"Expanded carrier screening [is an] acceptable strateg[y] for prepregnancy and prenatal carrier screening" -- ACOG Committee Opinion 690

"Relative to pan-ethnic ECS, ethnicity-based guidelines would have identified only 23% of carriers in the study cohort, with large differences per ethnicity." -- Kaseniit et al, 2020

Payers Consideration of ECS

Carrier screening has been a core component of fetal risk assessment for decades; however, an ethnicity-guided approach leads to inequitable care as our population diversifies and our knowledge of genetics expands. ECS is a modernized approach that enables risk assessment for serious genetic disorders regardless of ethnicity, and allows patients to make informed pregnancy decisions in alignment with their personal beliefs and values. Identifying potential diseases earlier can significantly reduce costs associated with treatment and care.

Every Family Deserves Access to Expanded Carrier Screening

Expanded carrier screening identifies at risk couples in an equitable manner.

ECS is Proven to be Actionable.

A survey of at-risk couples found that 77% of preconception couples alter reproductive management including pursuing:

  • IVF
  • Adoption
  • Embryo donation

The same survey of at-risk couples found that 37% of those screened during pregnancy elected prenatal diagnostic testing.

Knowing early allows families to make the diagnostic testing decision that is right for them.

The Following Professional Societies Recognize the Benefits of ECS

  • The American College of Obstetrics and Gynecology (ACOG)
  • The American College of Medical Genetics and Genomics (ACMG)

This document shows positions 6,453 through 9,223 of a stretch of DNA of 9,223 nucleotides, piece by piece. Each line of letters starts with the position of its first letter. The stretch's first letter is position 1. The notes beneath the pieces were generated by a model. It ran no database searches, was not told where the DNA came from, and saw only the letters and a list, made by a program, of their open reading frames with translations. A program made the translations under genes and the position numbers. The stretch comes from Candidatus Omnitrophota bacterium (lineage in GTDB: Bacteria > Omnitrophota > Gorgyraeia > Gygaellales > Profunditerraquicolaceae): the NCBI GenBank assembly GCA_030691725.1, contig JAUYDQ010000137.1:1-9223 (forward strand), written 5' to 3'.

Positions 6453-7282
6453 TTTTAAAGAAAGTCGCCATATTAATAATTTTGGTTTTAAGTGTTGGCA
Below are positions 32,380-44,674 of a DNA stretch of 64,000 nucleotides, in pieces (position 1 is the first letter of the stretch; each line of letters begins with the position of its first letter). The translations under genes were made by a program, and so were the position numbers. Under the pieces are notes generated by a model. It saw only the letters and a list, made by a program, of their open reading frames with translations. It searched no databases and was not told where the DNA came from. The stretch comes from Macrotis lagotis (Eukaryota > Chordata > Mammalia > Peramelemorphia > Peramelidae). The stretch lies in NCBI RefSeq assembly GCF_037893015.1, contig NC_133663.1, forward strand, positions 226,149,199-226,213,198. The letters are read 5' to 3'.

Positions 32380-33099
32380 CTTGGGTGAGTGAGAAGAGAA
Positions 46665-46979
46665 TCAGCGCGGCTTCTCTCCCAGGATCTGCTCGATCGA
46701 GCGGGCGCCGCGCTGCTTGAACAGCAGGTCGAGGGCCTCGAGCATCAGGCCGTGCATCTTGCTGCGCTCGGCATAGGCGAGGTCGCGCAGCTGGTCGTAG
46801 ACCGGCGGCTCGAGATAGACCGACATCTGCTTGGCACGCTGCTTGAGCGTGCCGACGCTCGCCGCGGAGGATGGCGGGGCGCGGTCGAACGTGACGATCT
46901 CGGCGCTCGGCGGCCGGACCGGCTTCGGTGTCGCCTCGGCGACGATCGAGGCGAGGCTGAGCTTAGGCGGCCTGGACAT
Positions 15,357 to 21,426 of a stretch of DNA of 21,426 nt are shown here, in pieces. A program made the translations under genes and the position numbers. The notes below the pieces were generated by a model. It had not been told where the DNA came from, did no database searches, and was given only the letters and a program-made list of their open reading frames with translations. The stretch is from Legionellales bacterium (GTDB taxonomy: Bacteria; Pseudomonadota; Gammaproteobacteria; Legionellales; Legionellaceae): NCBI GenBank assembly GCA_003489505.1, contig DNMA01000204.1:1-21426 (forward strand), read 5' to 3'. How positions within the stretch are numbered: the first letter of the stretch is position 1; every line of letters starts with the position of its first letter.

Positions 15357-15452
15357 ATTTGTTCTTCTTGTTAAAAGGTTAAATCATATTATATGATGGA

• The Society for Maternal Fetal Medicine (SMFM)
  • The National Society of Genetic Counselors (NSGC)
  • The Perinatal Quality Foundation (PDQ)
  • The European Society of Human Genetics (ESHG)
  • The National Association of Nurse Practitioners in Women’s Health (NPWH)

Medical Societies Have Criteria and Guardrails for ECS Testing

ACOG Criteria for Disease Inclusion

  1. Carrier frequency ≤ 1 in 100, and/or
  2. Have a well-defined phenotype, and/or
  3. Have a detrimental effect on quality of life, and/or
  4. Cause cognitive or physical impairment, and/or
  5. Require surgical or medical intervention, and or
  6. Have early-childhood onset.

ACMG Criteria for Disease Inclusion

  1. Disorders should be severe in nature
  2. Disorders should have childhood onset
  3. Causative genes, mutations, and carrier frequencies should be known to allow for meaningful residual risk assessment
  4. Must be validated clinical association between mutation and severity
  5. Laboratories must comply with ACMG standards for Clinical Genetic Laboratories

News For Payers

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